A Grain of Saul is a weekly column that digs into some of the biggest issues we face as a nation and as an international community in search of reliable data, realistic solutions, and — most importantly — hope.
Everyone knows the rule: avoid talking about politics at dinner parties.
But this year, as politics have taken center stage at the dinner table, I'm suggesting you do the opposite. Thanks to the controversial and reality TV-esque nature of Donald Trump's candidacy and his victory, it seems more people are tuned into the business of governance than ever before.
There is also something else happening, though. The country's political discourse is full of more anger and hatred than ever before. The election results were also a stark reminder of a divided electorate: Hillary Clinton's popular vote win has now extended to a historic 1.7 million people, while President-elect Trump won the electoral college handily.
At first glance, the country's division may be all the more reason to avoid talking about politics while you're home for the holidays. I'd like to suggest something else: talk about them respectfully and see if you can gain an understanding of an opposing view.
In the spirit of Thanksgiving, everyone should drop the alleged taboos and engage in some old-fashioned political discourse. If the holiday can teach us anything, it's that it's possible and important. Remember, Thanksgiving is a celebration of one of the few nonviolent relationships between Europeans and Native American tribes. Even the national holiday itself was declared by Abraham Lincoln, amidst a civil war, which should jog everyone's memory of how a divided nation can devolve.
Perhaps one of the most important lessons from this election is that people don't talk to those with opposing views as much as they should. Numerous think pieces have been written about this "echo chamber" dynamic, blaming it on everything from Facebook CEO Mark Zuckerberg to liberal intolerance to fake news. But the truth is, the echo chamber is most effectively enhanced by people refusing to discuss tough topics in person, especially among people they know, respect and disagree with.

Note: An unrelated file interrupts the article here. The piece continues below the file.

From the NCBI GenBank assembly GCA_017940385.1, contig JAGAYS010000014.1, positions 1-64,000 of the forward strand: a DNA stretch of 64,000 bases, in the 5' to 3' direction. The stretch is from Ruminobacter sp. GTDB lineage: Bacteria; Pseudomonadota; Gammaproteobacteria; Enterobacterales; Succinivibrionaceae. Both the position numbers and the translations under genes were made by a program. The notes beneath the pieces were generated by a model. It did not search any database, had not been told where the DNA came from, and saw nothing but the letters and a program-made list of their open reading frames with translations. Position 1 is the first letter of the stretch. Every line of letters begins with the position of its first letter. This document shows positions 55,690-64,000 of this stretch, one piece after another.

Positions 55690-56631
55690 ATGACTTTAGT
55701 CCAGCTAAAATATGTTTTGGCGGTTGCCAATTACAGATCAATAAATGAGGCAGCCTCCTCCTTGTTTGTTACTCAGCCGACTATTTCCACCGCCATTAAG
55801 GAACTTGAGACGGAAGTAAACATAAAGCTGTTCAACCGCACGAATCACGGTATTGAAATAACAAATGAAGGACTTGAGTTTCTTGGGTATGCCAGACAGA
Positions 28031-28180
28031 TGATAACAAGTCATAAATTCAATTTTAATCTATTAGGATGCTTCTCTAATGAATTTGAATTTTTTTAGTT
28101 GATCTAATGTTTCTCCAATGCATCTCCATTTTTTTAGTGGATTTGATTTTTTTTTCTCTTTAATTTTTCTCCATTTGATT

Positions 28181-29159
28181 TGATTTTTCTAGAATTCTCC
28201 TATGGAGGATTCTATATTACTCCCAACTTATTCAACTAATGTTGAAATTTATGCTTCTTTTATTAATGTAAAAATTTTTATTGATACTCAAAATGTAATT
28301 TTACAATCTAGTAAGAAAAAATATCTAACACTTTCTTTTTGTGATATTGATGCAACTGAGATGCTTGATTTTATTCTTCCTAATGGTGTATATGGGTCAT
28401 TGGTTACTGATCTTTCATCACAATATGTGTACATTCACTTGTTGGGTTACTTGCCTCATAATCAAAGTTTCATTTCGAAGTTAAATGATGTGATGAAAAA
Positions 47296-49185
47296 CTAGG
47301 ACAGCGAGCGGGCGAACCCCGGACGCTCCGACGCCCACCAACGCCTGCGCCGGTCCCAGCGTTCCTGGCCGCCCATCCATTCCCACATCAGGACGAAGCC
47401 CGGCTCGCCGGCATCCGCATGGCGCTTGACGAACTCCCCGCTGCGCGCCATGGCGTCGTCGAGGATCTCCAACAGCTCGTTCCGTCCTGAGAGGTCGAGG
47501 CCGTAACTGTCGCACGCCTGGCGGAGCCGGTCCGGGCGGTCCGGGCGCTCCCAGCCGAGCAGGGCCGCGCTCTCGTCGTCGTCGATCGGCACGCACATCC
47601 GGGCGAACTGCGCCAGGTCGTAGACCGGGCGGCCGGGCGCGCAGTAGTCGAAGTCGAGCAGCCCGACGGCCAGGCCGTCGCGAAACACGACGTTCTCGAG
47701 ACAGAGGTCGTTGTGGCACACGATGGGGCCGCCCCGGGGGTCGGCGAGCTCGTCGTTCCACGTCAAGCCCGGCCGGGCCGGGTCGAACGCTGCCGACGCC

Besides, who better to get into a political spat with than a family member or close friend you inevitably will forgive? If you were to engage in a political conversation with someone who you would expect to fight with, what better person to do it with than a family member or friend you're close enough to that they're sitting at your Thanksgiving table?
Even more importantly, for millions of Americans the holiday will mean coming together with family from a different part of the country. As most people have probably heard, much was made of the rural and urban divide in this year's election results: people from Middle America cast their ballots overwhelmingly for Trump while those in metropolitan areas voted overwhelmingly for Hillary Clinton.
Liberals have since spent lots of time reflecting on how their own echo chambers stopped them from encountering people with different needs. Some have concluded that we need to reassess how we talk about and demean rural America, and how we prioritize their needs. Other conservatives concluded that rural America needs to leave their country bubble and experience life in places with actual diversity.
These two clashing views, in thousands of homes, will be sitting across from a giant turkey this week. It's my opinion that they should talk about it.
For more political commentary, you can follow @Ike_Saul on Twitter